With a shared SRM foundation, all service supply chain participants have the right information, at the right time and in the context of what is important to them. This ensures more efficient management and improved decision making.
Because it is cloud-based, an SRM solution ensures a closed loop process. This means that data is captured from all parties, from beginning to end, and then is stored and available for future events—no more information silos. For service management, SRM provides all supply chain members with immediate access to detailed equipment information, real-time communication and collaboration, business intelligence tools for real-time risk mitigation and compliance management, and after the fact trend analysis. Data now can be used to inform future decisions, in addition to helping speed up existing service events.
SRM provides an ideal alternative to the phone calls, emails and faxes. It streamlines the communications process by offering multichannel, multi-party communication. It ensures the sharing of rich, in-context role-based information, including photographs, service histories, diagnostic information and other role-based information across departments and supply chain participants. All of this information is accessible on your laptop, tablet or phone, making it possible to initiate, monitor or close a service event in the field. When you do receive alerts and notifications, they immediately bring you into the SRM application in the context of the message.
SRM Keeps Your Physical Supply Chain Up and Running
A healthy service supply chain keeps your physical supply chain moving. To enable a winning service supply chain, you need the ability to quickly and easily capture, analyze, act and deliver on information to the right people at the right time. SRM is the first effective way of breaking through the existing information and communications barriers. With this approach, organizations achieve greater return on investment (ROI) from their IIoT solutions, and enhance the value of the data from their existing applications. Ultimately, this helps teams make better decisions more quickly, and achieve lower costs, increased asset availability, improved job satisfaction and improved customer experiences.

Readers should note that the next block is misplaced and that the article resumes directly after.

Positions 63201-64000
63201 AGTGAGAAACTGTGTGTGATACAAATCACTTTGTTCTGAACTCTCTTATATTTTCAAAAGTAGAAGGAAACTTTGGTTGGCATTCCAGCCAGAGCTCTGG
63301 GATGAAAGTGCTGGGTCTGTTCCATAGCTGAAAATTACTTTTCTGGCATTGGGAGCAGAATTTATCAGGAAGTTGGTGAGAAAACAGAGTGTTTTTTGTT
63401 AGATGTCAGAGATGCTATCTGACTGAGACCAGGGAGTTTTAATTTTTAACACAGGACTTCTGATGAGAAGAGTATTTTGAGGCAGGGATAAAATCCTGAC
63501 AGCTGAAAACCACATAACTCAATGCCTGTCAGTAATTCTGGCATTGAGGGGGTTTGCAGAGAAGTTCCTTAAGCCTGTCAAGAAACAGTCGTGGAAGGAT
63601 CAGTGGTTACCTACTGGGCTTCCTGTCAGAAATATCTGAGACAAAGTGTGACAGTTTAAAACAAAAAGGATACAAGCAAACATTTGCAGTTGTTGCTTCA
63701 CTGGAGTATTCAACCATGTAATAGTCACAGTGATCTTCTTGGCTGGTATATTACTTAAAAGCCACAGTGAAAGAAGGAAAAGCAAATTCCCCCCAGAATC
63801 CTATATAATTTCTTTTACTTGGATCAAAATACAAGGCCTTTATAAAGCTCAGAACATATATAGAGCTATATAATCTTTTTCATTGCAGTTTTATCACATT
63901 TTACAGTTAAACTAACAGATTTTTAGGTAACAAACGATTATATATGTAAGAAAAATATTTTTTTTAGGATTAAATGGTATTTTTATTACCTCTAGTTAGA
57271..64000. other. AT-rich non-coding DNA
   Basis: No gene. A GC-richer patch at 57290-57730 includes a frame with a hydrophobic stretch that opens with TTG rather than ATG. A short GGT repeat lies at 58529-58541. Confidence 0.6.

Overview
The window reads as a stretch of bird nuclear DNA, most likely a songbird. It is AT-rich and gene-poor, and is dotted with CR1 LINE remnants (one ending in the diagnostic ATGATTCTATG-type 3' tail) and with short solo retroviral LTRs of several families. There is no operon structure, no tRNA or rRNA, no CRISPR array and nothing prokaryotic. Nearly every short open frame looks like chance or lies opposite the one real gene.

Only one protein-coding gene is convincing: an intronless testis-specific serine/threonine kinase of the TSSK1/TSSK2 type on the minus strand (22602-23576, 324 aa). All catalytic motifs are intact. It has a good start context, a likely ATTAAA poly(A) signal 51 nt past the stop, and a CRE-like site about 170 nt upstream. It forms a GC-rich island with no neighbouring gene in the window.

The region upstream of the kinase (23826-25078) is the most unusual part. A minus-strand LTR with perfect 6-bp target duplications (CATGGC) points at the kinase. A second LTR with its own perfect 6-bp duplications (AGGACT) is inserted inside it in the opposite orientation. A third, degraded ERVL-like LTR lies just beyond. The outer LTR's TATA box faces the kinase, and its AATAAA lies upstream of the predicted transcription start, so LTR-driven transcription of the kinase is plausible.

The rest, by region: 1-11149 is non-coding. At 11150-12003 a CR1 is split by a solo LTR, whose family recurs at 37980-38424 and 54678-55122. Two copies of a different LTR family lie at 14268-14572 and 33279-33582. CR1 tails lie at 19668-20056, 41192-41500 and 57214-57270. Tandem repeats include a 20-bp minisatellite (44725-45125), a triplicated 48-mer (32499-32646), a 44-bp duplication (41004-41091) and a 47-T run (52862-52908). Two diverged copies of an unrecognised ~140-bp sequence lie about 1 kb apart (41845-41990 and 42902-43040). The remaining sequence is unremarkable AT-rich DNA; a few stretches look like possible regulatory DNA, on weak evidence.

Dick Hyatt, CEO of Decisiv, has more than 25 years of experience building, managing and growing early stage technology companies, including SAGE Systems, Automation Partners, Hayes-Ligon (sold to ADP Dealer Services) and Amteva Technology (sold to Cisco Systems). Prior to his tenure at Decisiv, Hyatt was a director of marketing in Cisco’s Unified Communications business. He is responsible for all aspects of building a world-class team of industry and technology experts and delivering high-quality, profit-improving products and services, leading to long-term customer satisfaction.